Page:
Last month, researchers from Johns Hopkins University published a heartbreaking study describing the conditions of public schools in Providence, R.I. The report contained a laundry list of problems that plague America’s public schools, such as the inability to fire bad teachers and discipline unruly students, and the need for massive reams of bureaucratic paperwork to get anything done at all.
Here’s what wasn’t a problem: lack of funding. Providence spends $17,192 per pupil every year.
But to hear progressive politicians and advocates tell of it, insufficient spending is the only problem with public education. For example, in his “Thurgood Marshall Plan,” presidential candidate Bernie Sanders declared that schools have seen “savage” budget cuts, teachers are paid “starvation wages,” and schoolhouses are “crumbling.”
This could not be further from the truth. The fact is that America spends more on education than any other major developed nation. In 2015, the latest year for which Organization for Economic Cooperation and Development data is available, the United States spent a combined $12,800 on primary and secondary education, significantly higher than Germany ($11,100), France ($10,000), Italy ($9,100), and Spain ($8,300).
Don't confuse Bernie with facts. (Now known, apparently as "Republican Talking Points".)
In case it's not painfully obvious to the reader (and maybe even if
it is), David Henderson tells us, at the Library of Economics and
Why Libertarians Distrust Political Power.
In mid-July, Hillbilly Elegy author J. D. Vance delivered a talk at the National Conservatism Conference in Washington entitled “Beyond Libertarianism.” The talk is interesting and important for a variety of reasons, not the least of which is that it was one of several talks at that coming out party for “nationalist conservatism” that saw in classical liberalism the source of the social problems they hoped their new vision of conservatism could address. Vance’s talk took this point head-on, arguing that conservatives have to break away from libertarianism’s commitment to individual choice and be willing to exercise political power to fix the ills that he sees libertarian attitudes and policies as having caused. At one point, he says of libertarians:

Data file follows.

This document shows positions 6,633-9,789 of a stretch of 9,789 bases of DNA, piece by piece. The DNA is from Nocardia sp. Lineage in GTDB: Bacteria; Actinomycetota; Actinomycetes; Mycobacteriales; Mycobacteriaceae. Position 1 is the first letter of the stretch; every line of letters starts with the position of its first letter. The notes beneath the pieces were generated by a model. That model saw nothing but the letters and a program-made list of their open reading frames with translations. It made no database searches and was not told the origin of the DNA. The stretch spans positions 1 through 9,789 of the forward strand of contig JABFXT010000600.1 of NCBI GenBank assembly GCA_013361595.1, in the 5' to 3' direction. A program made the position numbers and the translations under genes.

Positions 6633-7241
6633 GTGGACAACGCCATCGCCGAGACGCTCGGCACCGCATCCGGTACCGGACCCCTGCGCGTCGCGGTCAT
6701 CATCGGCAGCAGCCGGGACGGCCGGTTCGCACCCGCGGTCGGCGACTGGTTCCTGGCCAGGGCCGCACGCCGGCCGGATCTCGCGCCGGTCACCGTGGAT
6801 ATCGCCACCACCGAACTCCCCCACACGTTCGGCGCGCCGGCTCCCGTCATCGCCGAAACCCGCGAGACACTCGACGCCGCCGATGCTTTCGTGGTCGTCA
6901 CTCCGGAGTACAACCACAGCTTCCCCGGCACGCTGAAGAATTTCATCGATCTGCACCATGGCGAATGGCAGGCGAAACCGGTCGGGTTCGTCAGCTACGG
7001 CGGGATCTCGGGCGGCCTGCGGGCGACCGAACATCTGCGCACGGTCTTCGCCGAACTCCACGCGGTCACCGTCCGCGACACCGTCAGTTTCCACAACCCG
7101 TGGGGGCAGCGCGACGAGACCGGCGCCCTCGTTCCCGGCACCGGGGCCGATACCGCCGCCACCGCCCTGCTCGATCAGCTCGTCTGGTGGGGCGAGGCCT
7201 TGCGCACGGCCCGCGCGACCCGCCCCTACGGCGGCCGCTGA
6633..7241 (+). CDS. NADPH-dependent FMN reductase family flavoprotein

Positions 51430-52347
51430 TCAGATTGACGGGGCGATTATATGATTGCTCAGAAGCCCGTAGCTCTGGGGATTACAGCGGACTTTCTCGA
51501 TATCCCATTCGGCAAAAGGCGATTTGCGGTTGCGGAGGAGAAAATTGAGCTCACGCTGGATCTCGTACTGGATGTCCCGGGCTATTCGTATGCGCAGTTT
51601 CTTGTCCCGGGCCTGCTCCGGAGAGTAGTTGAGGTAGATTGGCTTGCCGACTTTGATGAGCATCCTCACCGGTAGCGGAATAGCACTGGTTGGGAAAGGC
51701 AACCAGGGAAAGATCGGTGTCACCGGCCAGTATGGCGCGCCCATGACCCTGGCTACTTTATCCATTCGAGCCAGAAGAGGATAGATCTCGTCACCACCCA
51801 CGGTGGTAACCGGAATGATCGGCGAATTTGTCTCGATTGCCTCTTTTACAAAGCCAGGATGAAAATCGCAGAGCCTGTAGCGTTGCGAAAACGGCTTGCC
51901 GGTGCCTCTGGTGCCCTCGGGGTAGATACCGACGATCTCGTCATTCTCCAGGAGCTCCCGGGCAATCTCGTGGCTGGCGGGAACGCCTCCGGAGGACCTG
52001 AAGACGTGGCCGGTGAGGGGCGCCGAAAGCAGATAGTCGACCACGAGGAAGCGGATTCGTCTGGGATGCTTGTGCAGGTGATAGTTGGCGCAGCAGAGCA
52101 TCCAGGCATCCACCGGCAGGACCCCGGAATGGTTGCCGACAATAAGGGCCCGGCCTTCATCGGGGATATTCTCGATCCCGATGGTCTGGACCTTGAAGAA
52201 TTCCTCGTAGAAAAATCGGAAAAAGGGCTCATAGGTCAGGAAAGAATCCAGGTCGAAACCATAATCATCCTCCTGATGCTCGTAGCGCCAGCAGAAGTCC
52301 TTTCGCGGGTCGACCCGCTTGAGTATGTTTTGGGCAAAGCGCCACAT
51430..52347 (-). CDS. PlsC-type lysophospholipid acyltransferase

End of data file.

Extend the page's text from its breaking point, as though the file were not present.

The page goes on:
Libertarians are not heartless, and I don’t mean to suggest that they are. I think they often recognize many of the same problems that we recognize, but they are so uncomfortable with political power, or so skeptical of whether political power can accomplish anything, that they don’t want to actually use it to solve or even address some of these problems.
But to me, ignoring the fact that we have political choices, or pretending that there aren’t political choices to be made, is itself a political choice. The failure to use political power that the public has given is a choice, and it’s a choice that has increasingly had, and I think increasingly will have, incredibly dire consequences for ourselves and our families.
This argument treats libertarian criticisms of political power as either psychological “discomfort” or unexplained “skepticism.” If not that, then the refusal to use political power is the result of ignoring that we have political choices or pretending none are to be made. All of these claims deeply misunderstand the libertarian aversion to the use of political power and ignore the role that such power can often play in causing the very problems further use of such power is hoping to solve.
I like J. D.'s book a lot, and his life story displays an admirable character. I just wish that he'd spend a little time perusing that old (origin unknown) chestnut: "Government big enough to give you everything you want is big enough to take everything you have."
But David's response is longer, and deserves your attention.